Monday, January 9, 2006
From skateboards to subdivision lot development to building fees, the Steamboat Springs City Council has a busy list of business to address tonight.
The council's agenda includes:
Should skateboarders and others pay increased fines each time they are caught riding in prohibited areas?
The council is set to answer that question tonight by conducting a second reading of an ordinance that would introduce a graduated fine schedule for people who ride where they aren't allowed. The $10-per-offense fine would change to $25 for the first offense, $50 for the second and $75 for the third and subsequent offenses.
The ordinance proposes that people cannot ride skateboards, bicycles, roller skates, in-line skates, toy vehicles, kamikazi boards, go-peds, stand-up scooters or ski skates on sidewalks within the following boundaries: Oak Street on the north, Yampa Avenue on the south, Third Street on the east and 13th Street on the west. People can, however, carry or walk with any of these vehicles in the area.
The ordinance also addresses which vehicles are allowed on city streets. No toy vehicles, kamikazi boards, go-peds, or stand-up scooters are allowed on any public roadway within the city. However, people can ride skateboards, roller skates, in-line skates and ski skates on city roads. Because of state law, only bicycles are allowed on Lincoln Avenue, U.S. Highway 40 and Elk River Road.
The council will take a second look at an ordinance that would extend a moratorium on applications for building permits on certain lots within the Fairview subdivision area.
The city annexed lots in the area in 1989 in connection with west of Steamboat plans, and then sold the lots to adjacent homeowners.
Since then, residents have disagreed about whether they were allowed to build on those lots. Some of the area's residents have said that when the city sold the lots, it agreed not to allow building on them.
According to city staff, the lots were sold with deed restrictions prohibiting the sale of the lots separate from the adjacent lots. The deed restrictions do not mention any prohibition of building on the lots.
The council passed a moratorium on building permit applications on the lots in April, then extended the moratorium in July. The groups met with a professional mediator, but no final agreements were made. City staff members have told the council that more time is needed to promote negotiation.
Building permit fees, taxes
The council will conduct a second reading of an ordinance that would reduce the building permit fee schedule.
If the council approves the ordinance, the fees would go down about 10 percent -- the same as they were in 2002. County officials have asked the city to consider adopting the fee schedule, which would correspond with the county's schedule effective this month.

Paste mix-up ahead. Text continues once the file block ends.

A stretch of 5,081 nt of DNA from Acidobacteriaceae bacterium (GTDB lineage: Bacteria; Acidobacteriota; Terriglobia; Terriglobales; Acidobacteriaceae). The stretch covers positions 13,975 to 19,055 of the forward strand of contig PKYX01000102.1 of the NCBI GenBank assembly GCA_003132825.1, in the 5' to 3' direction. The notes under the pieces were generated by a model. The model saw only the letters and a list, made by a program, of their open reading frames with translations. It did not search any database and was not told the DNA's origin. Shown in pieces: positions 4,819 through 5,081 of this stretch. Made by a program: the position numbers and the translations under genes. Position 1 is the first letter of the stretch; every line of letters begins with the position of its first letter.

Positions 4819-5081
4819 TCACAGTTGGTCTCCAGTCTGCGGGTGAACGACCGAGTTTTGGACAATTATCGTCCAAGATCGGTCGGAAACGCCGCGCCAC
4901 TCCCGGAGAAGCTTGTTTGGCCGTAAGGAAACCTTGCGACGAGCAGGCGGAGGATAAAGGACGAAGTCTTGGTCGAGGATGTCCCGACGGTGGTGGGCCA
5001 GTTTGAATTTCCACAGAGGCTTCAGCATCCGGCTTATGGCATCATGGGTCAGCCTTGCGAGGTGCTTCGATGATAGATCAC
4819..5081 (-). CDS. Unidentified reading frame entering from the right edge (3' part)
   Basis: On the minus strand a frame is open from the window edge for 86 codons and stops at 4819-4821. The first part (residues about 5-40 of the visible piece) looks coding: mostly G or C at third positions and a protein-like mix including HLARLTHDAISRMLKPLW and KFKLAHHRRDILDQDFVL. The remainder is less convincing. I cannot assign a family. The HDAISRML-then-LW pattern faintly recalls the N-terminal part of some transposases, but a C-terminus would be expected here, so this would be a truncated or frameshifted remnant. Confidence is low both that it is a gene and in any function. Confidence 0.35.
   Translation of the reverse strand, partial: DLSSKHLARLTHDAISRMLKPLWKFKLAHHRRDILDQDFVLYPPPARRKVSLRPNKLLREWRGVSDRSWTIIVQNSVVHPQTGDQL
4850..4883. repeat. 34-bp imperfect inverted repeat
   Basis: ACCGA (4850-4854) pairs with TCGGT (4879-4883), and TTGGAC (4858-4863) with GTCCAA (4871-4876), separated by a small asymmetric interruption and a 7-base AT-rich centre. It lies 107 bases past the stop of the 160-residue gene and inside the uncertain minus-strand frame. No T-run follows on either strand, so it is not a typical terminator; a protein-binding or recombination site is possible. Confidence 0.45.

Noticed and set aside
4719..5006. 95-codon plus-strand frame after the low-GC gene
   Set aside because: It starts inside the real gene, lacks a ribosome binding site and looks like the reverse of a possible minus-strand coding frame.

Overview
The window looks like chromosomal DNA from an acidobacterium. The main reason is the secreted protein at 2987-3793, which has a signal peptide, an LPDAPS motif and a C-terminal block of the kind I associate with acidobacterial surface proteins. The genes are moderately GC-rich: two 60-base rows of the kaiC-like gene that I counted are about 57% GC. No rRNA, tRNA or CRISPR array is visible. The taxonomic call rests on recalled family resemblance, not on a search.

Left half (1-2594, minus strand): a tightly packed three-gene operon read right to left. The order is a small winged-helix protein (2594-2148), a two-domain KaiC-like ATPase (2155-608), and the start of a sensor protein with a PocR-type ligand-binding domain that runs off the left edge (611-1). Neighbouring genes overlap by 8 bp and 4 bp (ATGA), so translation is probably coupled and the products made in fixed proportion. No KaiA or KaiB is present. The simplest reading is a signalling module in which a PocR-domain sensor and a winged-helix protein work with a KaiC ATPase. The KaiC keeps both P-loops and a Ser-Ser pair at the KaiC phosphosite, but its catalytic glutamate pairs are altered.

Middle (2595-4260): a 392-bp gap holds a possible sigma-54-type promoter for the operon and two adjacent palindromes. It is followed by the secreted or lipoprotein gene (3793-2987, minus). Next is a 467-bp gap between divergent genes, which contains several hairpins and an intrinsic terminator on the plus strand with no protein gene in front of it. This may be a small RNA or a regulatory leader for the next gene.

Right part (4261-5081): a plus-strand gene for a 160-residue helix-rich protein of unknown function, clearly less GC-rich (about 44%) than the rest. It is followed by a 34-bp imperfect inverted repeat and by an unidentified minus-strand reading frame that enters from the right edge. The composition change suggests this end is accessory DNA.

The council also will conduct a second reading of an ordinance that proposes changes in how building valuations for use-tax purposes are determined. The use tax is essentially prepaid estimated sales tax that is collected at the time of building permit issuance.
The ordinance proposes to drop the city's residential building cost modifier, which was used to adjust the valuation basis of residential construction. It also proposes an increase from 40 percent to 50 percent in the amount of a building's value that is estimated to be building materials. Don Taylor, the city's director of financial services, said that for new residential construction, the elimination of the modifier and the increase in the estimate of building materials nearly offset each other.
The council will decide whether to approve a business park plan and also will critique two pre-applications.
Council members are set to re----view the final development plan for a project at the Copper Ridge Business Park. The plan application includes two multi-use buildings; one would be 6,080 square feet and the other would be 7,044 square feet. The space would be used for warehouse space, a single-family residence and an employee unit.
The council also will give comments, but not make decisions, on two project pre-applications. One is for a 17-unit townhome development on a section of land between Mount Werner Road and Rockies Way. The units would range in size from 2,600 to 3,200 square feet.
The other pre-application is for a development at Fifth and Yampa streets that would include 20 residential units, 7,700 square feet of commercial space and four employee housing units.